After two weeks in New Zealand where I spoke at the Global Speakers Summit, I’m home. I believe that one should see the world to better understand one’s home. Touring the north island of New Zealand was an eye-opening experience on multi-culturalism. It is a country that is 73% European, 12% Maori and 15% other (mostly Indian is my guess), where the acceptance of, and hospitality towards immigrants and tourists is stupendous.

My brother and I stayed in several different towns as we toured along the west coast from Auckland to Wellington and up the east coast. At one of these stays, we had a hotel staffer named Sergei. He was from Western Siberia and had emigrated to New Zealand in order to build a new life for himself. His was an inspiring story of self-motivation and hard work to rebuild a life in a foreign country.

I came across many people who were reinventing their lives. It seems that thinking globally is a truly Kiwi attitude and I found out why when we stopped at a glassblower’s gallery. The chatty saleswoman (who was of ‘a certain age’) shared with us that post-WWII when she was a young woman, the government and business community encouraged people to travel the world for two years. Industry considered two years of world travel as an appropriate resume line item that qualified one for priority in hiring. Coming from a good family that could afford to help her, she traveled extensively and as she put it, “It expanded my understanding of the world, and my country.”

Part of traveling is dealing with the changes, both expected and unexpected, that come with new situations. For example, I was driving on the left side for 5 days; in a right-hand drive car. I didn’t cause or get into any accidents, and I even parallel parked twice, but it was definitely an experience in realizing how much of my driving is done on autopilot. I am used to the turn signals being on the left, but that’s the wiper actuator on a right-hand drive car. I had a very clean windshield for the first two days.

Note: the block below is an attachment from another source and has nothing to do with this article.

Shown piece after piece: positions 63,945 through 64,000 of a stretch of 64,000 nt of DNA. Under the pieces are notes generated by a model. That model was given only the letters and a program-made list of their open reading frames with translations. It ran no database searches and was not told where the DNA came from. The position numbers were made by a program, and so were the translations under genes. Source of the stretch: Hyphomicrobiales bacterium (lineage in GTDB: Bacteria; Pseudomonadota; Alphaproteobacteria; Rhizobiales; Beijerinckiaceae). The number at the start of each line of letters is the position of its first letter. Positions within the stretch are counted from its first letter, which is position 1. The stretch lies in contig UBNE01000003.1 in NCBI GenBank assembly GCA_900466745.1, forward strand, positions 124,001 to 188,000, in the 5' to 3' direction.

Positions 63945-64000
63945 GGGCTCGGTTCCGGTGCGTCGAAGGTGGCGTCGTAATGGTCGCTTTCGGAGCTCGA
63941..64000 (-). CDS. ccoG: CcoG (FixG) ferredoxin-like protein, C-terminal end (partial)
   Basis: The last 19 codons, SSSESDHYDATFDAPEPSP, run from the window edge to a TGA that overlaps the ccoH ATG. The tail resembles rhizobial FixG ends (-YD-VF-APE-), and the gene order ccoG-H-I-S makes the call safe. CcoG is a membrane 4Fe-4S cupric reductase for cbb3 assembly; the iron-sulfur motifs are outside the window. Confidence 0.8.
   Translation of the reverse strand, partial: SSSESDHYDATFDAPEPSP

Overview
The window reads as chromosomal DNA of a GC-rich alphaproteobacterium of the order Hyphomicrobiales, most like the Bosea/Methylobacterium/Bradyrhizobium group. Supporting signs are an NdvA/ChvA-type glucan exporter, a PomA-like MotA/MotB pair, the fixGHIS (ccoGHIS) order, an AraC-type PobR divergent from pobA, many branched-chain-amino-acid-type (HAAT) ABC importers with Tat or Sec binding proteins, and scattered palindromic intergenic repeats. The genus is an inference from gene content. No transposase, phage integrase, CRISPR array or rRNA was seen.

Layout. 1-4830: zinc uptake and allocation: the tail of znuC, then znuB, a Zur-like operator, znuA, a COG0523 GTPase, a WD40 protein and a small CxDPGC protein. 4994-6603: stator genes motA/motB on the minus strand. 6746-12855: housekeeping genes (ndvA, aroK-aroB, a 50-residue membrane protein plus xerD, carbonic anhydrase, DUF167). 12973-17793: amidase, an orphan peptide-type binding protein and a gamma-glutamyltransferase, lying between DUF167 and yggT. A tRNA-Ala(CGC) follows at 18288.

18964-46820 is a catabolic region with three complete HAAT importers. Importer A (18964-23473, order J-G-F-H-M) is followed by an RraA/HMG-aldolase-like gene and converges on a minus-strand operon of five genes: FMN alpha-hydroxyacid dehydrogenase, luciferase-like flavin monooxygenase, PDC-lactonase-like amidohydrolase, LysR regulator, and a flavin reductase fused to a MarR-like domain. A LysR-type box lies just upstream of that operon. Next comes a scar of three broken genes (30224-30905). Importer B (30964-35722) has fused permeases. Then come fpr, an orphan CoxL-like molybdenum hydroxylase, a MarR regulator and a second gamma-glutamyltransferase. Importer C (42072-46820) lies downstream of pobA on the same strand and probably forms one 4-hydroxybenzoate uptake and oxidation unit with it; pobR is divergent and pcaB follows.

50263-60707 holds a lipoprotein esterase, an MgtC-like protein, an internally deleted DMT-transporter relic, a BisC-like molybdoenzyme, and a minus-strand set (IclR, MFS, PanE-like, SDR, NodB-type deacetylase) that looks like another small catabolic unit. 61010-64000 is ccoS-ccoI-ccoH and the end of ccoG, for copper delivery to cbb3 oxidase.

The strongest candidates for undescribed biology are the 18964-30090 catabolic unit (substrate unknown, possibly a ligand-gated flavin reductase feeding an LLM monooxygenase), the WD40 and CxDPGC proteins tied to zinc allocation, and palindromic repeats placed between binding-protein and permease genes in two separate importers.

It is the change in outlook though that I think was so valuable. Change is important as it keeps us on our toes. I was exceptionally alert as a driver my first three days driving because of the new situation. I believe that there is value in that. I was paying more attention to the road, and to the sights along it as a consequence.

Change is good and we need more of it in our society. I’m not the only one to think so either. There is a petition being circulated to impose term limits on our city council. This petition would put to the voters the question of whether or not to limit our councilmembers to 3 terms for a lifetime maximum of 12 years on the council. Mary Marlow, chair of the Santa Monica Transparency Project and current city councilmember Sue Himmelrich are the proponents.

The proposal would apply to current councilmembers so they would be limited to three more elections if I read it correctly. As a city, we have had quite the history of what were almost lifetime members on the council. I think this is a bad thing.

I know the argument in favor of long-serving members is that they have an institutional memory, that they “prevent” the lobbyists from taking over and controlling ‘freshman’ members. I’m not buying that. We have quite the extensive city bureaucracy to fulfill the role of ‘institutional memory’ and if the lobbyists have to work a bit harder for their money, so be it.

Every democracy needs fresh insights on a regular basis and we should make sure that happens with term limits. It was good enough for President George Washington to self-impose a voluntary term limit, but that was in the days when there was some honor left among government servants. These days it appears they will not self-limit, so we need to impose limits upon them.

It does not speak well of our servants that they do not have a regular rotation of leadership (the honorific of Mayor being excepted therefrom) and allow newer, underserved populations to put forth a representative on the council.

There’s really only one proper quote to close this column with, and it’s from Mark Twain of course, “Politicians and diapers must be changed often, and for the same reason.”

David Pisarra is a Los Angeles Divorce and Child Custody Lawyer specializing in Father’s and Men’s Rights with the Santa Monica firm of Pisarra & Grist. He welcomes your questions and comments. He can be reached at or 310/664-9969. You can follow him on Twitter @davidpisarra

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